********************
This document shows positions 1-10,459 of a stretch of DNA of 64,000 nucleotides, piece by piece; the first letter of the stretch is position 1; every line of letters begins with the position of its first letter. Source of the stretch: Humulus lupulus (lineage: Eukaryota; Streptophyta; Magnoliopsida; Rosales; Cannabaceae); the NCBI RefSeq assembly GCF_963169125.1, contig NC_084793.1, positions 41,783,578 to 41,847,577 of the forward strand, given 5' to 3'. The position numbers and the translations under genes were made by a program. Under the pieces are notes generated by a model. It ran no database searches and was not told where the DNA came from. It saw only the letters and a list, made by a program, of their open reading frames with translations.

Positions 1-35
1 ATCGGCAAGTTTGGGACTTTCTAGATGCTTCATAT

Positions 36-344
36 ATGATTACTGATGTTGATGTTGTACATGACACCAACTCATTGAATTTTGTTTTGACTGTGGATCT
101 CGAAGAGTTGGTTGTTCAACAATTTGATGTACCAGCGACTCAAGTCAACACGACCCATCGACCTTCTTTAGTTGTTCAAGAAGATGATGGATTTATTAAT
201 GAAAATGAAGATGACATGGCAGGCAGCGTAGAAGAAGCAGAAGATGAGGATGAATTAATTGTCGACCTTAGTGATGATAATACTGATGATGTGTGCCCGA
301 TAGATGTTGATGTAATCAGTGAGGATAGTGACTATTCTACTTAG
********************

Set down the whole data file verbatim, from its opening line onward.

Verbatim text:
This document shows positions 1-10,459 of a stretch of DNA of 64,000 nucleotides, piece by piece; the first letter of the stretch is position 1; every line of letters begins with the position of its first letter. Source of the stretch: Humulus lupulus (lineage: Eukaryota; Streptophyta; Magnoliopsida; Rosales; Cannabaceae); the NCBI RefSeq assembly GCF_963169125.1, contig NC_084793.1, positions 41,783,578 to 41,847,577 of the forward strand, given 5' to 3'. The position numbers and the translations under genes were made by a program. Under the pieces are notes generated by a model. It ran no database searches and was not told where the DNA came from. It saw only the letters and a list, made by a program, of their open reading frames with translations.

Positions 1-35
1 ATCGGCAAGTTTGGGACTTTCTAGATGCTTCATAT

Positions 36-344
36 ATGATTACTGATGTTGATGTTGTACATGACACCAACTCATTGAATTTTGTTTTGACTGTGGATCT
101 CGAAGAGTTGGTTGTTCAACAATTTGATGTACCAGCGACTCAAGTCAACACGACCCATCGACCTTCTTTAGTTGTTCAAGAAGATGATGGATTTATTAAT
201 GAAAATGAAGATGACATGGCAGGCAGCGTAGAAGAAGCAGAAGATGAGGATGAATTAATTGTCGACCTTAGTGATGATAATACTGATGATGTGTGCCCGA
301 TAGATGTTGATGTAATCAGTGAGGATAGTGACTATTCTACTTAG